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Executive councilor asks AG to investigate alleged police corruption in Nashua

New Hampshire Union Leader

October 31. 2013 2:30PM

Executive Councilor Debora Pignatelli today called on the New Hampshire Attorney General to investigate claims by Nashua Mayor Donnalee Lozeau that she and her husband are the targets of a police department smear campaign.

Pignatelli said she discussed the matter with Attorney General Joe Foster this morning and hopes to get a response from him soon.

"There have been some very serious charges leveled against our police department," said Pignatelli, a Nashua resident. "We have the second largest police force in the state, and the public has a right to know the facts and what is going on."

Earlier this week, Lozeau said Nashua police have re-opened a years-dormant investigation into her husband after she publicly criticized Nashua police unions for failing to negotiate new contracts that included health care concessions.

She said the investigation also appears to include her.

Lozeau is a Republican, Pignatelli is a Democratic executive councilor. Pignatelli said she is totally independent and she just wants the facts to come out.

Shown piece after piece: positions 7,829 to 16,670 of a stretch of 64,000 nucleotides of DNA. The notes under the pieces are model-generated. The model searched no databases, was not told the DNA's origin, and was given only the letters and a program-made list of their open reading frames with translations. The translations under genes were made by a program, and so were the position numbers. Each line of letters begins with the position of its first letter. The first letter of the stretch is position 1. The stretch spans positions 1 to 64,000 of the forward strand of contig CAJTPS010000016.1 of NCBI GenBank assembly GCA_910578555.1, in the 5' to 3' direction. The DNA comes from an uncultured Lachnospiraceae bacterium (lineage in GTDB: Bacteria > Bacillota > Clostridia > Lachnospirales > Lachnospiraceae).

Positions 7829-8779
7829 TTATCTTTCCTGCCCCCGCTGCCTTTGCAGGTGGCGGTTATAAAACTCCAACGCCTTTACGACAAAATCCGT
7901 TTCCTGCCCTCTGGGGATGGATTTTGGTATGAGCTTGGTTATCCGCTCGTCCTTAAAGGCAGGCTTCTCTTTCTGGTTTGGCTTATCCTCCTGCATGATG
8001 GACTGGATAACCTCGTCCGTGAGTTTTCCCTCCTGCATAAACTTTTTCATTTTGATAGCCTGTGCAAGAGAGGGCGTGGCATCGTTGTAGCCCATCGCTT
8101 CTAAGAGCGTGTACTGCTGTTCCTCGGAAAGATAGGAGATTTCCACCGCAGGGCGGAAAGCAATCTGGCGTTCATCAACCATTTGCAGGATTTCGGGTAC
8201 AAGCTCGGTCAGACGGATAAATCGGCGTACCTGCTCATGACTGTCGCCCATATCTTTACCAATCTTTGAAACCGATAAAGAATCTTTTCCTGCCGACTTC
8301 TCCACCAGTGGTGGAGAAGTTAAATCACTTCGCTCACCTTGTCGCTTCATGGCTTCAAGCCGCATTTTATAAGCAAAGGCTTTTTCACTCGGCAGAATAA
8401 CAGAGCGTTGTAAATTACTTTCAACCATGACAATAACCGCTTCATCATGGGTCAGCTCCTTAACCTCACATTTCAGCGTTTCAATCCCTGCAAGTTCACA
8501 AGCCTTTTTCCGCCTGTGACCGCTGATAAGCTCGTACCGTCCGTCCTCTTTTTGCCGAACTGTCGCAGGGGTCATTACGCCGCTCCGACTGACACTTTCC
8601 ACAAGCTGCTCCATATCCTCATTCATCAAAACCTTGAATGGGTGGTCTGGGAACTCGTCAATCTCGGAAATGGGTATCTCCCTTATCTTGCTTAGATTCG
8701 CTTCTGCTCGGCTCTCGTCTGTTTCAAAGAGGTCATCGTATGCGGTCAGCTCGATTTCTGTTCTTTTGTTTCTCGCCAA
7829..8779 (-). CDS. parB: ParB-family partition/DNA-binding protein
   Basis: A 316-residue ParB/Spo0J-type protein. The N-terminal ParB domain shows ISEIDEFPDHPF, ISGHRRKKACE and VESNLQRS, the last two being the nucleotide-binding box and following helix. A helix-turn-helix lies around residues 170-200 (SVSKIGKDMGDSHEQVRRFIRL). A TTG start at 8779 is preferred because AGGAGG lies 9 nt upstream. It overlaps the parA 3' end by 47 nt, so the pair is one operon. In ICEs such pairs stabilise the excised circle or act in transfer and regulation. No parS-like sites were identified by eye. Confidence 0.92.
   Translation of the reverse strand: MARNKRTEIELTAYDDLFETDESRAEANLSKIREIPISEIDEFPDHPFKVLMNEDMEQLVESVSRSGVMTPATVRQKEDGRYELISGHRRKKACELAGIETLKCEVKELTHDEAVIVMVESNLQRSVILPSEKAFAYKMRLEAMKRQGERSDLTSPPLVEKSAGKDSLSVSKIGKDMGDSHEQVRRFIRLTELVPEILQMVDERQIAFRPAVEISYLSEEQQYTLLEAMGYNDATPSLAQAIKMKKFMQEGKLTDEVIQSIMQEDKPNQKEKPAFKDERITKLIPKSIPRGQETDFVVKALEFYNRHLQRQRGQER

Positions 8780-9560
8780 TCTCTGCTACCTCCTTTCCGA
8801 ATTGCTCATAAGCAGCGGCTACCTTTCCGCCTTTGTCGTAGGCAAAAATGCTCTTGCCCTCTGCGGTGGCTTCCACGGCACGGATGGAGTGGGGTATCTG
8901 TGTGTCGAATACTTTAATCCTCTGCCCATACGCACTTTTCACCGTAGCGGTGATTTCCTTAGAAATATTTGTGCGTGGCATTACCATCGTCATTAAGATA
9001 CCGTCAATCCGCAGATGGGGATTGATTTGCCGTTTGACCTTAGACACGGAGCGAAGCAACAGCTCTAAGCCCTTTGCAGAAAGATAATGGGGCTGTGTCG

"My hope is this is all a big mix up, and there's been a misunderstanding at some level," she said.

Pignatelli said she did not approach Hillsborough County Attorney Patricia LaFrance because the county prosecutors have a close relationship with Nashua police. She said she wants to make sure there is not even the slightest perception of a conflict of interest.

According to previous newspaper reports, Lozeau has said Nashua police began investigating David Lozeau in 2009, based on a complaint from a person who was facing criminal charges. Her husband previously sued the individual, whose name she refused to give.

The unidentified person accused her husband, in his role as a bail commissioner in Nashua, of bid rigging, drug use and misconduct. Lozeau has said the investigation included 11 wiretaps over a two-month period that ended January 2010.

David Lozeau resigned as a bail commissioner earlier this year. At the time, a court spokesperson refused to comment on his departure, citing it as a personnel matter. He has hired a lawyer in light of recent police actions.

Nashua Police Chief John Seusing has denied allegations the investigation is politically motivated.

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